CHANGES IN INDIAN ABORTION LAWS AND STATISTICS

In a historic move to provide universal access reproductive health services, India amended the Medical Termination of Pregnancy (MTP) Act 1971 to further empower women by providing comprehensive abortion care to all.[1]

The new Medical Termination of Pregnancy (Amendment) Act 2021 expands the access to safe and legal abortion services on therapeutic, eugenic, humanitarian and social grounds to ensure universal access to comprehensive care. [2]

The key changes in the Medical Termination of Pregnancy (Amendment) Act,2021 has brought in are:

  • The gestation limit for abortions has been raised from the earlier ceiling of 20 weeks to 24 weeks, but only for special categories of pregnant women such as rape or incest survivors. But this termination would need the approval of two registered doctors.
  • All pregnancies up to 20 weeks require one doctor’s approval. The earlier law, the MTP Act 1971, required one doctor’s approval for pregnancies up to 12 weeks and two doctors for pregnancies between 12 and 20 weeks. The approval of two doctors is now needed only for the 20-24 timeline reserved for abortion seekers of special categories.
  • Women can now terminate unwanted pregnancies caused by contraceptive failure, regardless of their marital status. Earlier the law specified that only a “married woman and her husband” could do this.
  • There is also no upper gestation limit for abortion in case of fetal disability if so decided by a medical board of specialist doctors, which state governments and union territories’ administrations would set up.

Many advocates are of the opinion that though the changes brought are of great importance but few things that are still lacking are that women do not have complete control over their reproductive choice and still gives doctors the final say. Another issue that has to be pointed out is that it is unfair that some abortions require approval of two doctors when given the situation of pandemic and shortage of doctors that seems pretty unfair.

Abortion remains stigmatised in India, even within the medical fraternity, as IndiaSpend reported in September 2020. There have been several reports of women being denied abortions on “moral” grounds by doctors or being asked to bring partners or parents along for the procedure. This is especially the case when the abortion is sought on grounds not related to a woman’s physical health, as specified in the MTP Act, but because it can cause “injury to her mental health” (also covered by the Act), these reports showed.[3]

Some statistics on abortion:

Did you know? More than half or 56% abortions in India are unsafe and 10 Indian women die daily due to unsafe abortion, as per a 2015 report by Ministry of Health and Family Welfare that cites data from research done between 2001 and 2004.

Abortion is said to be safe if it is done with a method recommended by the World Health Organization that is appropriate to the duration of the pregnancy and the training received by the person providing or supporting the abortion. The WHO classifies abortions as safe, less safe, and least safe. The latter two being unsafe.

Only 20% of abortions take place in public sector facilities and 52% in private, as per the National Family Health Survey, 2015-’16. Further, NFHS 2015-16 showed that “only 53% of abortions were performed by registered medical doctors”.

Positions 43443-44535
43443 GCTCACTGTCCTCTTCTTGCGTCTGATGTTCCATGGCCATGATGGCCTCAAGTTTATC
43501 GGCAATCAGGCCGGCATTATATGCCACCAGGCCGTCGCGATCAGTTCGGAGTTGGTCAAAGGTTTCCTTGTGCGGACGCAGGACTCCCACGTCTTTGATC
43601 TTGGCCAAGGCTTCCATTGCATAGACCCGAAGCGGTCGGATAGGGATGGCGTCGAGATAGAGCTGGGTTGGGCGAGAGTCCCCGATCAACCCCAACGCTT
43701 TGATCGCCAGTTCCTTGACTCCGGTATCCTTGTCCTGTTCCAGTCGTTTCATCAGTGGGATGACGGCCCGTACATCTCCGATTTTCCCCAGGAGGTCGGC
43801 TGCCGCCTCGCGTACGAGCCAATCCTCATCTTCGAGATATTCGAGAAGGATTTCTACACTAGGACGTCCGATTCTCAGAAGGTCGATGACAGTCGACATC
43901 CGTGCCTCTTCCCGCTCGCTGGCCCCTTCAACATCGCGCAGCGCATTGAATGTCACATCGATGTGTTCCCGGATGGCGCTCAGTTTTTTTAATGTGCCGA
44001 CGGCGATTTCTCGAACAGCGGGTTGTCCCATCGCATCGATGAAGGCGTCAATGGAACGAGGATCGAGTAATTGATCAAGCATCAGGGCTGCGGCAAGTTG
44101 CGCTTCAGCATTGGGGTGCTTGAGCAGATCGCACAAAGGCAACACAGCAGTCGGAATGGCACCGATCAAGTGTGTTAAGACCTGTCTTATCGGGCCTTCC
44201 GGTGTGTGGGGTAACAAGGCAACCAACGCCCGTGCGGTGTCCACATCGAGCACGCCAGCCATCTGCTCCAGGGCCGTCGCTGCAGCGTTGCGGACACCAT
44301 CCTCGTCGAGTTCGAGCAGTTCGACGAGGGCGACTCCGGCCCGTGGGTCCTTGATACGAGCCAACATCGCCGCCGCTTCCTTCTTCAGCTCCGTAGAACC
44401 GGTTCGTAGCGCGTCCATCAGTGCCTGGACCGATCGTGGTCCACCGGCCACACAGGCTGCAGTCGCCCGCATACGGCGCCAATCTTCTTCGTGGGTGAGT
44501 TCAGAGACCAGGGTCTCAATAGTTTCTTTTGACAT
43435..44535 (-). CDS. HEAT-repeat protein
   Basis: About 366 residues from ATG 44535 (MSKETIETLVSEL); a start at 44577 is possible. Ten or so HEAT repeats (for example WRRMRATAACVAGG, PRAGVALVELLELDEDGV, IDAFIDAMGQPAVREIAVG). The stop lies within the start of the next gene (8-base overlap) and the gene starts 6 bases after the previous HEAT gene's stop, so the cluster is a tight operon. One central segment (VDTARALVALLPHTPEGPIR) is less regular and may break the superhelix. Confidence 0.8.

Also, Restrictive abortion laws are associated with higher levels of maternal mortality: The average maternal mortality ratio is three times higher in countries with more restrictive abortion laws (223 maternal deaths per 1,00,000 live births) compared to countries with less restrictive laws (77 maternal deaths per 1,00,000 live births), according to the WHO.

Global examples show that easier access to abortion encourages women to seek pregnancy termination in the earlier weeks of gestation, resulting in better-managed abortions. Sweden, for example, has one of the most liberal abortion laws – it makes MTP available on request up to 18 weeks.[4]

Downfalls yet that are yet to overcome:

Anubha Rastogi, a Mumbai based lawyer explained that if a pregnant woman does go to a certified provider and say that she is willing to opt for abortion and if the doctor says no that is it. She also goes ahead to point out Section 312 of the Indian Penal Code which labels “causing miscarriage” as an offence has not been scrapped yet. The MTP Act is seen as an exception to IPC; that is, abortion is available only under the conditions specified in it.[5]

“There is a lot of grey area or overlap between MTP and other laws,” said advocate Rastogi. She cited the Protection of Children from Sexual Offences Act and the Drugs and Cosmetics Act, 1940. POCSO mandates that if a minor conceives, even though consensual sex (even though POCSO does not recognize consent of a person below 18 years), and wants to abort, the matter has to be reported to the police. The amended MTP law, though, largely guarantees privacy to the parties involved in abortion.

Similarly, medical abortion pills are classified as Schedule H drugs for which a pharmacist must maintain a record of sales under the Drugs and Cosmetics Act. This violates the confidentiality promised by MTP Act 2021, abortion advocates say.


[1] https://www.who.int/india/news/detail/13-04-2021-india-s-amended-law-makes-abortion-safer-and-more-accessible

[2] Ibid

[3] Akshita Nagpal, India’s amended abortion law still gives doctors, not women, the final say in terminating pregnancy, Scroll.in (Apr 29, 2021 · 01:30 pm), https://scroll.in/article/993527/indias-amended-abortion-law-still-gives-doctors-not-women-the-final-say-in-terminating-pregnancy

[4] Ibid

[5] Supra Note 3

Aishwarya Says:

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